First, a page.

Fe Limited (ASX: FEL) has struck thick high-grade copper from its first drill hole at Kasombo 5, part of the company’s 50%-owned Kasombo project in the Democratic Republic of Congo.
The drill hole revealed two mineralised zones with the first 23m at 3.18% copper, with a 10m interval grading 5.18% copper. The other zone hit 5m grading 1.98% copper.
According to Fe, four reverse circulation holes were drilled at Kasombo 5 with two holes abandoned. Results for the remaining hole are expected by the end of the month.
At the Kasombo 7 prospect four reverse circulation holes were also completed to target cobalt mineralisation the company had identified in small artisanal workings.
“I am pleased to see that the early results of the preliminary drill program support our high hopes for this project,” Fe non-executive chairman Tony Sage said.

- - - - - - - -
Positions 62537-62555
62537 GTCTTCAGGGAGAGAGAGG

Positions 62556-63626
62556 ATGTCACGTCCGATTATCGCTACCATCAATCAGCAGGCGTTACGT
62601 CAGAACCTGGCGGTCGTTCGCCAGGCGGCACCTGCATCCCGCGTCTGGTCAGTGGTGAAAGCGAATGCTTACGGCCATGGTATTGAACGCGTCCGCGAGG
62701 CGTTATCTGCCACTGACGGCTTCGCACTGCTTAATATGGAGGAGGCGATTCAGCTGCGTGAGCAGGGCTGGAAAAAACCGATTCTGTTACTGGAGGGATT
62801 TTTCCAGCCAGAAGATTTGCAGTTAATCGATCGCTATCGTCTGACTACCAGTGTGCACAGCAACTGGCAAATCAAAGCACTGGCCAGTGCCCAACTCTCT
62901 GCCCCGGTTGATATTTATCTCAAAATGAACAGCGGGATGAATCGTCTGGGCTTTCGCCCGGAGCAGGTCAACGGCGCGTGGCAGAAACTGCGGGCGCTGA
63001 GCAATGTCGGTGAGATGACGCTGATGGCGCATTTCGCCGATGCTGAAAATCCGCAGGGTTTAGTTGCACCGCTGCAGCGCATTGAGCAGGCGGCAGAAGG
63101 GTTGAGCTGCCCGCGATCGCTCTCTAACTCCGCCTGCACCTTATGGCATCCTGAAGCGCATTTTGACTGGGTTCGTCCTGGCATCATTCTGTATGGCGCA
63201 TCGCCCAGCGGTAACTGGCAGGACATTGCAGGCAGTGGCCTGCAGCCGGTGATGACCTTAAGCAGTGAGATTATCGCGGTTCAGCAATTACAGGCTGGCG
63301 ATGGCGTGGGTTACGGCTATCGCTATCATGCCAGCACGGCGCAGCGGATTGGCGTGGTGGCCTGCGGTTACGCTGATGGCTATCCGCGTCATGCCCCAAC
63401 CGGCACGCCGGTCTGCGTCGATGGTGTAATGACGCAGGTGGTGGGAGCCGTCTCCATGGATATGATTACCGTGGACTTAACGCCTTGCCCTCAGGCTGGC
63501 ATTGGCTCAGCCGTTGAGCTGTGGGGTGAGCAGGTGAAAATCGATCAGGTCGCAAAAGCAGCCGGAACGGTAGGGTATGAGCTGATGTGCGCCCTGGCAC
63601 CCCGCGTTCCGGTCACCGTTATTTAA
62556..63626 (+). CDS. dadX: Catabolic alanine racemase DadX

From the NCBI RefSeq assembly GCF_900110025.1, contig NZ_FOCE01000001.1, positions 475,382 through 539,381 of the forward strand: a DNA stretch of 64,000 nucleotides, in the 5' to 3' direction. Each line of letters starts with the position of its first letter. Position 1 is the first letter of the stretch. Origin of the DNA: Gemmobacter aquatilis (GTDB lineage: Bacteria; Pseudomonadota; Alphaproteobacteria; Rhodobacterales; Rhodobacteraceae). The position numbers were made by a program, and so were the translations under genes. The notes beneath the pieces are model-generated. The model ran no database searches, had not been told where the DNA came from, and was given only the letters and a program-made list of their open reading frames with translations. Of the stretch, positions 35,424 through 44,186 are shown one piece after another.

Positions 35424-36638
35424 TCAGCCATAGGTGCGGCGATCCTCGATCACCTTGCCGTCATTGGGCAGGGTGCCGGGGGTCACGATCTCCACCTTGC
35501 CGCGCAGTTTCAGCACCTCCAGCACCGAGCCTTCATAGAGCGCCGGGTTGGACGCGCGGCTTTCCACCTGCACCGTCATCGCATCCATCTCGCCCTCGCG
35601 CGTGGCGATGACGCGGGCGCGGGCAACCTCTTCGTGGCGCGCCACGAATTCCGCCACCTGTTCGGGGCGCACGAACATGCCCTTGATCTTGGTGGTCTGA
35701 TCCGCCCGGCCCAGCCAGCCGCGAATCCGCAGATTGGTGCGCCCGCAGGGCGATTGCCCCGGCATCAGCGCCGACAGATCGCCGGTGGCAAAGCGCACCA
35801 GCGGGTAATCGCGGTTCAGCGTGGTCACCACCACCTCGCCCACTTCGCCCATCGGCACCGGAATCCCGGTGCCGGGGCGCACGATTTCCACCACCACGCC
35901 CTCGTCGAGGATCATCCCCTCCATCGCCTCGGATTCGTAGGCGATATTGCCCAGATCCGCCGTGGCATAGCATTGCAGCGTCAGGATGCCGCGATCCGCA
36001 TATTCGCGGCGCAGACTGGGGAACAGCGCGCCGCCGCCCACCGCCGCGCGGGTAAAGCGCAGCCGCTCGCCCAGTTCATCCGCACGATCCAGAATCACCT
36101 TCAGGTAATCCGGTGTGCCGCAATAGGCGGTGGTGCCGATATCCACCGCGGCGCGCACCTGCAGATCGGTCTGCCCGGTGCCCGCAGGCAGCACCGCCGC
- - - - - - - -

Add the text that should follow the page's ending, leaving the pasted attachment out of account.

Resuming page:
He added the company was building evidence to kick-off a 5,500m drill campaign across the prospects.
Assays from Kasombo 7 are anticipated within the next two weeks.
About 25km from the DRC’s second largest city, Fe is targeting three main prospects Kasombo 5, Kasombo 6 and Kasombo 7, which encompass 600 hectares and comprise two granted mining licences.
Fe acquired Cape Lambert Resources’ (ASX: CFE) rights to Kasombo in November last year. Sampling undertaken late last year at Kasombo 7 returned up to 6.99% cobalt, while XRF sampling returned up to 3.7% copper, and one cobalt rock sample of 21%. Meanwhile, in August last year, Cape Lambert reported up to 38.2% cobalt had been found at Kasombo 7.
Part of the Kasombo complex, the project area hosts two historic open pit mines that were operated during the 1990s.
At the recent Mining Indaba conference, Mr Sage said Fe planned to begin its larger drilling program at Kasombo in April, with the goal of completing a feasibility study within 18 months and a view to commission the project by the end of 2019.
Cape Lambert retains a 39.63% stake in Fe to remain exposed to the Kasombo project.
Shares in Fe were steady at A$0.048 in early morning trade.